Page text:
Sweet and delicious

Prodded on by a Turkish recipe I found in a recent Wednesday New York Times, I went on a bit of an eggplant binge this week-end. I like exploring ethnic recipes that are within my comfort level, i.e. featuring ingredients that are not necessarily familiar but that can find a permanent niche in my pantry. I will dabble with Indian but not so much with Korean as I will not know what to do with fish sauces and pickled vegetables and fiery pastes past the initial burst of enthusiasm.

Turkish food, or anything in the Mediterranean basin, will definitely inspire my cooking  which, these days, is limited to Friday nights and Sundays (a girl needs to fit her work-outs in her scarce amount of waking hours). Hoping and praying my Sunday guests, whom I just met and whose culinary preferences are still foreign to me, will share in my eggplant passion, I proceeded to cut a fleshy and purple eggplant in medium size cubes and let them drain, sprinkled with salt, in the sink for an hour. In ancient times, the reason for doing this had to do with the bitterness of the tiny seeds that could be mitigated by making the eggplant sweat. These days, the varieties we buy have been engineered to lose that bitterness but the flesh of the eggplant tends to absorb an enormous amount of fat while cooking (as everyone who has ever eaten an Eggplant Parmesan and reached for Pepto Bismal afterwa will know) so by letting some of the water drain it will limit the amount of oil absorbed.

I heated up some olive oil in a pot on medium-high heat, added the eggplant and let it soften and brown, about 10 minutes, then I removed it to a bowl, added more oil to the pot and dumped in 1 1/2 sweet onions, roughly chopped, a couple of chopped, juicy tomatoes, a few tablespoons of pine nuts, a quarter cup of raisins, a ts of cinnamon, 1 ts of cumin, salt and pepper and let everything cook until the pine nuts started to brown. Then I returned the eggplant to the pot which I covered and let simmer for about half an hour, occasionally stirring, until all the flavours had melded and the eggplant had softened but not completely broken down. I was planning to serve this as a side dish to chicken but I couldn’t stop spreading it on bread and wolfing it down.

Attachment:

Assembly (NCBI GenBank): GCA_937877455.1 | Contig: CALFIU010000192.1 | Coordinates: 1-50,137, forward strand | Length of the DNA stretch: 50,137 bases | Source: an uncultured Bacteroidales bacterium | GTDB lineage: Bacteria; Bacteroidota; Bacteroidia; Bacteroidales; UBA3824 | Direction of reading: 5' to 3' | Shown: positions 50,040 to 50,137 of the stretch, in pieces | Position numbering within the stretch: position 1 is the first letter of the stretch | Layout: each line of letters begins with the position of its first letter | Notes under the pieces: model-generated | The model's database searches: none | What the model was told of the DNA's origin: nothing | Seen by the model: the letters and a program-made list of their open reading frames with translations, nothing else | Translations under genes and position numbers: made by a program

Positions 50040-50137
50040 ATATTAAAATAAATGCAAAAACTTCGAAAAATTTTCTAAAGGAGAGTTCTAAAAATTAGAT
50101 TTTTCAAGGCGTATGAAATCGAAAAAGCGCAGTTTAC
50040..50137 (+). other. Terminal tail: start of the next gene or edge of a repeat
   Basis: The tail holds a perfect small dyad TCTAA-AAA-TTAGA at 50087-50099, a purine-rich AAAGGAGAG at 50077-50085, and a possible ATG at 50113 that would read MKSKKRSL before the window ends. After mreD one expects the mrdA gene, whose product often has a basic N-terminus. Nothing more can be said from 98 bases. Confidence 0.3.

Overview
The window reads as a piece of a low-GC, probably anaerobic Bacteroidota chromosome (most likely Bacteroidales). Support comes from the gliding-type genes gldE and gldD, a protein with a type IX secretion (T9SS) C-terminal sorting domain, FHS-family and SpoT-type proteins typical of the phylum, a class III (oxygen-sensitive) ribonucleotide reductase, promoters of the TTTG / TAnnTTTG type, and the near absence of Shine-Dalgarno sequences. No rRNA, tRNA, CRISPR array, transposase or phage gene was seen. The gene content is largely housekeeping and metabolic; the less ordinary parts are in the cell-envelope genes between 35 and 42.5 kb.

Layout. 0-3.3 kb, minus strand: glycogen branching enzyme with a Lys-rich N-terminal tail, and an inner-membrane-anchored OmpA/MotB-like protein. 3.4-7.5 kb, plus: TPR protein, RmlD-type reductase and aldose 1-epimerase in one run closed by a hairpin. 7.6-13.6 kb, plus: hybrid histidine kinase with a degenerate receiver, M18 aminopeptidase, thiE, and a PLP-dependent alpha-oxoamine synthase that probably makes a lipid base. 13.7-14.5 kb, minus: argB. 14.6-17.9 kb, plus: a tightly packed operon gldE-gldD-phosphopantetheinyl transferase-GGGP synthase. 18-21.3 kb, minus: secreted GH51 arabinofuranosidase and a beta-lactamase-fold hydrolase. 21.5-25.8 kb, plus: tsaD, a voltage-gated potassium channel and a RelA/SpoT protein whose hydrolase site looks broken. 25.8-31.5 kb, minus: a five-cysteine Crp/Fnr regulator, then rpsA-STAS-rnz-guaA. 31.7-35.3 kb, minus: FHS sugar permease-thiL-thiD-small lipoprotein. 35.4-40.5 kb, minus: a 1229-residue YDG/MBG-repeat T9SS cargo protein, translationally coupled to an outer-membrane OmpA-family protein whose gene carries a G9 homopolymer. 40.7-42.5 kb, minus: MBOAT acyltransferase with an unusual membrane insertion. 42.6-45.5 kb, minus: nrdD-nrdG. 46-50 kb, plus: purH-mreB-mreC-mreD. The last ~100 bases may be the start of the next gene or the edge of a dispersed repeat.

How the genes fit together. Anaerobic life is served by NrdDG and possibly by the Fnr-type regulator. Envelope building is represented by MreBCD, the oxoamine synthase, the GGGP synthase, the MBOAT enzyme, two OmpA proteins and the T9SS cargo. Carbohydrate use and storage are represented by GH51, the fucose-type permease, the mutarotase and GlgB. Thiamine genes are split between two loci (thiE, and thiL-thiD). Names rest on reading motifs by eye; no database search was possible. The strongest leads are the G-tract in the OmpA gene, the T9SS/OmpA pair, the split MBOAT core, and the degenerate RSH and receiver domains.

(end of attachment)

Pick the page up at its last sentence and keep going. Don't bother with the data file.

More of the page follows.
To that end, I tackled another eggplant in pretty much the same way and, after browning and softening it, I added a minced garlic clove, a lot of cherry tomatoes from my still yielding plant, some capers, salt and pepper and let everything cook until the tomatoes started to break down. And then I spread it on bread as a bruschetta, while reaching for a Campari that would leave me buzzed and satiated by the time my guests would appear.

What we call eggplant is a bit of a misnomer and should more aptly be known as aubergine, its first Western name (possibly from the French or the Catalonian). Aubergines originated in India, where they are known as brinjal (now you know what you are ordering when your Indian menu doesn’t offer a translation) and they belong to the nightshade family, which also includes tomatoes and potatoes. They found their way west around the 1500’s where they were promptly named aubergines in a smatter of countries. In the US, the name eggplant dates back to 18th century and it referred to a yellow or white cultivar that resembled an egg. How it went on to encompass the aubergine, I am not clear.

An interesting tidbit about eggplant, besides being rich in potassium and folic acid, it has a very high nicotine content. High for a plant that is – sitting next to a smoker will still let you inhale a much higher dose…


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